To the Transport Committee with the Danish Parliament and to the Minister of Transport and Public Works
With the time table for 2015 it became more difficult to choose to travel climate friendly and comfortably by train from Denmark to Germany and the rest of Europe, as the popular night train disappeared.
The outlook for rail travel to Europe is only worsened since then: All while commissioning of a Fehmarn tunnel is delayed and remain uncertain, the existing connections with day trains will not be maintained, and DSB rejects to reintroduce a night train; which DB else would like to run again in a new, though reduced version.
To our inquiry DSB calls a political statement about the southbound international train traffic.
If politicians find that is should be possible to drive by train to Europe in the future, then it is high time that DSB will know!
BR 605 in Nykøbing Falster en route to Berlin. Picture Tjalfe Bjørnson.
As shown in the attached Annex, the German railways, DB, wanted to reinstate an international night trains with sleeping and couchette cars to Denmark in a new and reduced version from May 2016 and only in the high season from May to September. It’s not ideal, but still an improvement upon the status quo. DSB, however, has not responded to the request.
At the same time DSB has announced the that the combination of track works on the line to Rødby from 2017 and the retirement of the German-Danish DMUs BR 605 will mean reductions in train services Copenhagen – Hamburg and cancellation of Copenhagen – Berlin from the timetable change in December 2016 and later reductions Aarhus – Hamburg (albeit in a year will have improved conditions due to double track in southern Jutland). From Copenhagen we will fear that there might only be three daily connections, and perhaps with longer travel time via regional train to Nykøbing F and here change trains to IC3 train further on to Hamburg.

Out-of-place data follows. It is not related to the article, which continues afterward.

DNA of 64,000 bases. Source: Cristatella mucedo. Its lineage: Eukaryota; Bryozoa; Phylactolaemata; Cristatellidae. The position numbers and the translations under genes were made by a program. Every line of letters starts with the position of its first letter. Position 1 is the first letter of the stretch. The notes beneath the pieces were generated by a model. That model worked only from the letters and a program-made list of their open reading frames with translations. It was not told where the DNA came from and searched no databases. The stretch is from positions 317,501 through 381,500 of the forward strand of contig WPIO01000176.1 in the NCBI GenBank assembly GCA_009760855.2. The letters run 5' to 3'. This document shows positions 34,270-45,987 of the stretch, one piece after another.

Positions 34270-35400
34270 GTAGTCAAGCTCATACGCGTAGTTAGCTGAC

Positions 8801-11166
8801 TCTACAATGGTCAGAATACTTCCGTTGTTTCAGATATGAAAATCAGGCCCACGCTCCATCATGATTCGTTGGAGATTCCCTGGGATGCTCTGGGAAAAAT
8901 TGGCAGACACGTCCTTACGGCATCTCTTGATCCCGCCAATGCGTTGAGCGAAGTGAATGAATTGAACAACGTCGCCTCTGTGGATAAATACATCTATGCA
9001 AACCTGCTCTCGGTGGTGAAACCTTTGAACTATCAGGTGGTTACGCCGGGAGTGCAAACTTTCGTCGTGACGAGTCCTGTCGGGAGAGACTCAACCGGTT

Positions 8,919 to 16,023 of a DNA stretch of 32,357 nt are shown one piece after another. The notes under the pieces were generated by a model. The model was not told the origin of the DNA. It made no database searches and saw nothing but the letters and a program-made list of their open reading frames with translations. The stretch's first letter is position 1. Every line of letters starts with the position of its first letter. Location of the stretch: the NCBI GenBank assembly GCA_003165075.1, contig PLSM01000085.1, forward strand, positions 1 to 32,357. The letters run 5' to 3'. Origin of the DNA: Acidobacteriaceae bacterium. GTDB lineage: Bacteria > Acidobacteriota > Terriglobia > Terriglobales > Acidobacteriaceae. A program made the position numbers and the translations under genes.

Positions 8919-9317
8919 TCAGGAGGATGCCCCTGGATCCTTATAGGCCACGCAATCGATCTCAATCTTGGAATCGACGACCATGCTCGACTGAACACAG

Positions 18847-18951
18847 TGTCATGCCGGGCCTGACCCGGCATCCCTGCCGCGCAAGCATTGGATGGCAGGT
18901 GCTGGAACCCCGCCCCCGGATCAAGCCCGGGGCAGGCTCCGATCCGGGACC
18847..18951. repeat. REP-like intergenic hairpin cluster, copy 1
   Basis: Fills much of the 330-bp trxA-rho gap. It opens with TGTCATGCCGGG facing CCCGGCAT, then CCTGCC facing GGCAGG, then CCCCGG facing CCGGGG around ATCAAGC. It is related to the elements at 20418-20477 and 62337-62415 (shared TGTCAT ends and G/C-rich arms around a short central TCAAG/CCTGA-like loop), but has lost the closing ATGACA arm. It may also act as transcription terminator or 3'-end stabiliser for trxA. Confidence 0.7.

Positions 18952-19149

During this time span, travelers from Zealand and Sweden completely forget that they can drive the train to Germany. For immediate harm to the climate (air traffic is completely unchallenged from Denmark) and to the detriment of the introduction of an upcoming Fehmarn connection.
We call for the minister and Parliament to clarify to the DSB that train connections to Germany should be upgraded and not downgraded in the coming years. We ask the Minister to supervise that this political wish already should be reflected in the DSB timetables from December 2015.
With kind regards
Council for Sustainable Traffic
Kjeld A. Larsen (chairperson)
Poul Kattler (board member)
Niels Wellendorf (board member)